Sunday, 17 May 2009

Support Drivers: the dilemma

Welcome back blog fans - having gone to ground for a while, it's certainly about time that I wrote a new post. I'm getting pretty excited for the Parish now, and although it's still over a month away, I suppose that's not really very long at all. Plus, the entries have now closed and the numbers have been allocated, so that's one of the first things I like to look for on the build up to the big day.

I've been having a look through the entry list and was quite surprised to come across some interesting stats (which hopefully you won't find too boring, it intrigued me a bit but maybe I am having an 'anorak' moment...)

This year there is a record entry of 1620, compared to last year's 1598 - so only 22 extras. My race number however is only 5 higher than it was last year, which suggested two things. The first was that perhaps entry numbers in one category e.g. senior men might be a bit lower and there might be a slightly higher entry from (for example) senior women, to allow for the balance which made my race number stay virtually the same. The other (and much more obvious answer in my view) was that the rest of the field was pretty static but that this year there is a boost in the number of entries from under-21s. Looking through the entry list, this is immediately obvious. Last year there were just 22 under-21 men, this year there are 43. Last year there were 45 U-21 women whereas this time round there are 49, making a total of 92 under-21s which equates to about 1 in 20 walkers...not bad at all.

The explosion in the U-21 men category is pretty interesting given that in the last 3 years is has hovered stubbornly around the mid 20s/low 30s mark. The women's entry is virtually always slightly higher but the gap has closed quite substantially this year. Should make for two very interesting races on the day I think.

Something different to which everyone can relate though is the subject of support drivers. Every year as the field increases in size, so inevitably does the amount of support cars cruising along beside you. It's quite good fun to catch snippets of Manx Radio through the open windows as the sun blazes down (in theory!) or spot the big white numbers in the rear windows and then find yourself alongside the person wearing that number - "Oh so it's you who has the Ford Focus!?"

The problem is of course that the amount of vehicles creates a headache for the organisers and the other drivers, not only in terms of walker safety but also keeping the roads as free as possible for general traffic. Yet just about everybody agrees that support cars are essential for most people - I know I certainly rely on having support. We are encouraged if we can to try and limit the support, or even wait until after Peel, but in practice that can be difficult and from a personal point of view I wouldn't be comfortable going all the way to Peel just relying on the free water and bananas - valuable as they are.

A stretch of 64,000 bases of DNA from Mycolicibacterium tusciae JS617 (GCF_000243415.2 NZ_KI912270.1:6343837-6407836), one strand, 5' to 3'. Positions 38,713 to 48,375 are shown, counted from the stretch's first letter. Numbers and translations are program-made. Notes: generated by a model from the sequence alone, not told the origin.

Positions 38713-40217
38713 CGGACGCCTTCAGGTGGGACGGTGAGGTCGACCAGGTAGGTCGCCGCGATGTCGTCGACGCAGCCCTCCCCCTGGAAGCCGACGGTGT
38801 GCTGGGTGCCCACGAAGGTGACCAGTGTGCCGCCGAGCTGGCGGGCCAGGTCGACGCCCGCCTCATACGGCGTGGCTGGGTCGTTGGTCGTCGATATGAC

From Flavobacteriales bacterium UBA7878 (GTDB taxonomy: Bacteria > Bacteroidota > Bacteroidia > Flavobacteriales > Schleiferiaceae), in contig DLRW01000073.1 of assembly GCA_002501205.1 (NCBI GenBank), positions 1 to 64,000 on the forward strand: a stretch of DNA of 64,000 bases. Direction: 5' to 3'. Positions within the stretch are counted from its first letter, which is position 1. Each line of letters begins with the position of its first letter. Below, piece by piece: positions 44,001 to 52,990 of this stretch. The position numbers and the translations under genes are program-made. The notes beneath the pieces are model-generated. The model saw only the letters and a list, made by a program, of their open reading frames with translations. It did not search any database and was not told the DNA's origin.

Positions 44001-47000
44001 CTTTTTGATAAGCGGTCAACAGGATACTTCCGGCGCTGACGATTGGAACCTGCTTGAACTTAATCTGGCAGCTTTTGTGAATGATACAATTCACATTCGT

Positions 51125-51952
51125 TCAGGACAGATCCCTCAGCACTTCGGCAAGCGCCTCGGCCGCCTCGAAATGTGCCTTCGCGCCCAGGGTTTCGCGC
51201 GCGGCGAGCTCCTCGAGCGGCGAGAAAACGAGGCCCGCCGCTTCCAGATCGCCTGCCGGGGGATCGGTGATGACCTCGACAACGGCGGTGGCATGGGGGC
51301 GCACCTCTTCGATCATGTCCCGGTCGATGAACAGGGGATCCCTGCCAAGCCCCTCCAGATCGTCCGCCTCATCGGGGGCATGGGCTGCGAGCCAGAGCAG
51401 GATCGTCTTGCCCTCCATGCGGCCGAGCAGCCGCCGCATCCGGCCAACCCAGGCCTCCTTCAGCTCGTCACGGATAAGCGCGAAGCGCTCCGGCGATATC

There's no doubt in my mind that the feeding stations are well-positioned, and I think that walkers are very well provided for. There are just about as many banana stops as can reasonably be accommodated - from Marown to Rushen there is one virtually every 3 or so miles, and I hope you'd agree that the Lucozade stop at the bottom of the Sloc is an absolute lifesaver. After that one, there's the best feed station (the Round Table - check out the palm trees and the butlers) and usually a few friendly old ladies with oranges on the way towards Peel.

I think if I really tried, I could probably go to Peel without support, relying on the free stuff all the way. But from a comfort-zone perspective, I like to have some things that you just can't get from the tables. I think this is probably the reason why there is a lot of traffic, especially in the early stages - people like to have that backup there and it's someone to talk to if nothing else.

The question is how to persuade people not to have a support stop 'early doors,' so that the field can get strung out a bit. It's difficult though, especially if you're like me and you don't like to carry much (if anything) on your person. I've got a lot of respect for anyone who can carry a backpack or even a bumbag - at least it helps you to be self-sufficient for a bit longer. I usually set off with a full bottle, get a top-up and some fruit at Marown and aim for a first support-driver base just before Santon Church. I'm quite lucky too that we have family friends who live on the course at Ballasalla, so that allows me to pit-stop again until about Ballabeg. After that I can just about make it up the Sloc but between Eairy Cushlin and Peel I usually get mum to drive on every 2 or 3 miles and meet me again in case anything goes horribly wrong, which is has done in the past!

So it's a bit of a dilemma - most people have support cars, most people need them, but could we really do without them until later in the walk?

What does anyone think?

1 comment:

Michael said...

Good Blog, Mr Anorak,

The short answer is probably, 'No,' about the majority of walkers, especially should we have changes of weather as gruesome as last year but here is one idea:

My son and I are supporting my wife(who is very low maintenance)and therefore, we are planning to park the car off course and cycle as much as we can, just carrying a couple of rucksacks and using the vehicle as a base.

We are hoping that this will also gives us the opportunity to follow the sharp end of the race as well as provide the necessities for Irene.

Another friend is considering using a 'child chariot,' thereby going the whole hog and bypassing the internal combustion engine completely.